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Geography News -- ScienceDaily
Plant respiration could become a bigger feedback on climate than expected
New research suggests that plant respiration is a larger source of carbon emissions than previously thought, and warns that as the world warms, this may reduce the ability of Earth's land surface to absorb emissions due to fossil fuel burning.
A popular tool to trace Earth's oxygen history can give false positives
If someone cries 'Eureka!' because it looks like oxygen appeared in Earth's ancient atmosphere long before the body of evidence indicated, be careful. If it was a chromium isotope system reading that caused the enthusiasm, it might need to be curbed.
Transforming greenhouse gases: New 'supercatalyst' to recycle carbon dioxide and methane
Engineers have developed a new and cost-effective catalyst to recycle two of the main causes behind climate change -- carbon dioxide (CO2) and methane (CH4).
Climate change impacts already locked in, but the worst can still be avoided
Some impacts of global warming -- such as sea level rise and coastal flooding -- are already locked in and unavoidable, according to a major research project.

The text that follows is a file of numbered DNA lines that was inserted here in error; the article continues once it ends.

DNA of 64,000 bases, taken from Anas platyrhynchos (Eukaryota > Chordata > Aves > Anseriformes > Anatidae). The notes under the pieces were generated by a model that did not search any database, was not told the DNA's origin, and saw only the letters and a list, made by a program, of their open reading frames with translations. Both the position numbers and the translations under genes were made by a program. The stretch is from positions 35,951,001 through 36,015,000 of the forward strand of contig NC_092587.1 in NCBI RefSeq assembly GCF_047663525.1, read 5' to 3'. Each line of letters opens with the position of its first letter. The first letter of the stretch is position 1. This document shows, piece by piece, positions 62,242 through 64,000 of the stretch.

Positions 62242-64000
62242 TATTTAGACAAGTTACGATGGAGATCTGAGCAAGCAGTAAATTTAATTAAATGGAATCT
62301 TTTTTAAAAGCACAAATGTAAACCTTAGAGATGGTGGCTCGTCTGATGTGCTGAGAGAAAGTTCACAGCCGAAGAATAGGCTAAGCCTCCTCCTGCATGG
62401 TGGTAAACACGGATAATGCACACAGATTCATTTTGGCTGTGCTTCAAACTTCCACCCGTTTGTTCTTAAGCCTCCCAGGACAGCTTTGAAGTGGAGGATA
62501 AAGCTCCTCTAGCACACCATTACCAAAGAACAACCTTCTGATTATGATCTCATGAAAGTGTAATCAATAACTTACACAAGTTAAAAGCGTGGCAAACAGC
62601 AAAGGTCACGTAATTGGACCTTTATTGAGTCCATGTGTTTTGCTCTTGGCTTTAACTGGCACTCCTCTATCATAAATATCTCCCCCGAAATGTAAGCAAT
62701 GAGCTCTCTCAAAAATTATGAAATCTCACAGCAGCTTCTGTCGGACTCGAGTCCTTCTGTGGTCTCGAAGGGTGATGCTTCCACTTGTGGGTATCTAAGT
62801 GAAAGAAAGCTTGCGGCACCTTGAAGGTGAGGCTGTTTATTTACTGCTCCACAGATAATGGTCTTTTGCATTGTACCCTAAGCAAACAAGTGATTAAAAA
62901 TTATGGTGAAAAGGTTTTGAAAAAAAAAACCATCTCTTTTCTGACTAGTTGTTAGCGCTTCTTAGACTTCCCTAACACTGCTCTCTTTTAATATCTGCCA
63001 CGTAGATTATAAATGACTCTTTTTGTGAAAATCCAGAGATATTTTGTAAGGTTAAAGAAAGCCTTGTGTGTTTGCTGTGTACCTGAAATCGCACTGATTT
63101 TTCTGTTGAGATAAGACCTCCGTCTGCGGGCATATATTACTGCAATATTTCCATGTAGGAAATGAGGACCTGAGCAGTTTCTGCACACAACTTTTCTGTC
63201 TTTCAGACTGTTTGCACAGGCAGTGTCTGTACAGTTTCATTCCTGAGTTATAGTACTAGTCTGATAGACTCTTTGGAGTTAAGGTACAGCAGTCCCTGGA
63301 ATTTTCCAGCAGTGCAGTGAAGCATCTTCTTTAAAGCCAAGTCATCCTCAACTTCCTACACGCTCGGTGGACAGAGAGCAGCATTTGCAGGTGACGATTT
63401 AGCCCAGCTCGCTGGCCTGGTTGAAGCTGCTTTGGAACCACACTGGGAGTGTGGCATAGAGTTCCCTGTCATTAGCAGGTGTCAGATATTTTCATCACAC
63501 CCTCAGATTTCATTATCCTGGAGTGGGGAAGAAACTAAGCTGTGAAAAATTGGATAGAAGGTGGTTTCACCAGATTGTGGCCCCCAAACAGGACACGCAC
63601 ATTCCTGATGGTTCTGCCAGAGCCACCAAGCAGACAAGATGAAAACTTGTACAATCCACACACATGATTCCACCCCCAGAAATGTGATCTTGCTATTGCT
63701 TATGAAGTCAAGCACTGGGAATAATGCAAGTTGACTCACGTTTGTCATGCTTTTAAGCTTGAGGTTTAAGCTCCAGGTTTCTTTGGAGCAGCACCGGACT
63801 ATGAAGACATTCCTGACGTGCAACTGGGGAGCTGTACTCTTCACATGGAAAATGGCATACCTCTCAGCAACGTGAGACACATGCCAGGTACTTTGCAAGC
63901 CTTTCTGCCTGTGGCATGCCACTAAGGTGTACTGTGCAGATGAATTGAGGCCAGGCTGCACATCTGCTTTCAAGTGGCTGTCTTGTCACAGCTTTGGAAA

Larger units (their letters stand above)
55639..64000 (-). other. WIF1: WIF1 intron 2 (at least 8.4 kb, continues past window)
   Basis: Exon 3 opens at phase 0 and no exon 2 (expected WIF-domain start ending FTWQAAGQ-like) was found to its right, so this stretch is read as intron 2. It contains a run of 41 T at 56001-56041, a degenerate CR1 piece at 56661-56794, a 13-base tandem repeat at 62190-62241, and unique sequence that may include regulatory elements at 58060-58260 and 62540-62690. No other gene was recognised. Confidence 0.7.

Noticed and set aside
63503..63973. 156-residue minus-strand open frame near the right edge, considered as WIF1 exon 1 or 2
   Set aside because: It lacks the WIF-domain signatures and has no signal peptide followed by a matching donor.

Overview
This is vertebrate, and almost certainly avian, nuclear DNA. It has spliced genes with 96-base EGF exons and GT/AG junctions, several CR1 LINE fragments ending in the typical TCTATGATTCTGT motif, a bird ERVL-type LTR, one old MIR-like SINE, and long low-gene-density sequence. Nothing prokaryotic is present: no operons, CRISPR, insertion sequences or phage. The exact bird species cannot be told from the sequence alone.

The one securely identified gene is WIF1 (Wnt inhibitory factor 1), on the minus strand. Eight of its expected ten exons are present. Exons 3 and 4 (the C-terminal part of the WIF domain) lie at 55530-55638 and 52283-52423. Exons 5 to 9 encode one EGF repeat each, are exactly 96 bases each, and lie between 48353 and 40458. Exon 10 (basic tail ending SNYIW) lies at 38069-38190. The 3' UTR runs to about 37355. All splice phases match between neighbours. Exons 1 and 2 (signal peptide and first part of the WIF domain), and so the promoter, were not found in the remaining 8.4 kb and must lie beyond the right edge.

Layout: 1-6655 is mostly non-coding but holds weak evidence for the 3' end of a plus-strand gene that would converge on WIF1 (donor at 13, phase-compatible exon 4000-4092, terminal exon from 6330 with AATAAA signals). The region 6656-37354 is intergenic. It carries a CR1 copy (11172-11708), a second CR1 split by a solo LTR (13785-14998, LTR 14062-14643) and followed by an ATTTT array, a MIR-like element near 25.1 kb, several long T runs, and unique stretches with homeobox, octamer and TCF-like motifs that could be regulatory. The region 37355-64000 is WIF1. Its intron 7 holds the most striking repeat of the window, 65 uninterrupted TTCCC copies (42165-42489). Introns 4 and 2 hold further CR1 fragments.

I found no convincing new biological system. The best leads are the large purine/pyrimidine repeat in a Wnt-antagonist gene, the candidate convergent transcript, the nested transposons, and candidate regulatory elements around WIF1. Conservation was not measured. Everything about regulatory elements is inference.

Shape of Lake Ontario generates white-out blizzards, study shows
A 6-foot-wide snow blower mounted on a tractor makes a lot of sense when you live on the Tug Hill Plateau. Tug Hill, in upstate New York, is one of the snowiest places in the Eastern US and experiences some of the most intense snowstorms in the world. This largely rural region, just east of Lake Ontario, gets an average of 20 feet of snow a year, and a new report explains why.
Study urges global-change researchers to embrace variability
A new review article presents evidence that argues for a more nuanced approach to the design of global-change experiments -- one that acknowledges and purposefully incorporates the variability inherent in nature.
Pacific Island countries could lose 50 -- 80% of fish in local waters under climate change
Many Pacific Island nations will lose 50 to 80 percent of marine species in their waters by the end of the 21st century if climate change continues unchecked, finds a new study. This area of the ocean is projected to be the most severely impacted by aspects of climate change.
How a tiny sea animal feeds itself, and the ocean
Dime-sized ocean organisms thought to graze on any particles in their path are actually picky eaters, and their food-filtering process may be vital to how organic materials are distributed from surface waters to the ocean floor, report investigators.
Off track: How storms will veer in a warmer world
The dry, semi-arid regions are expanding into higher latitudes, and temperate, rainy regions are migrating poleward. In a new paper, researchers provide new insight into this phenomenon by discovering that mid-latitude storms are steered further toward the poles in a warmer climate.
Amazon's recovery from forest losses limited by climate change
Deforested areas of the Amazon Basin have a limited ability to grow new trees because of changes in climate, according to a study.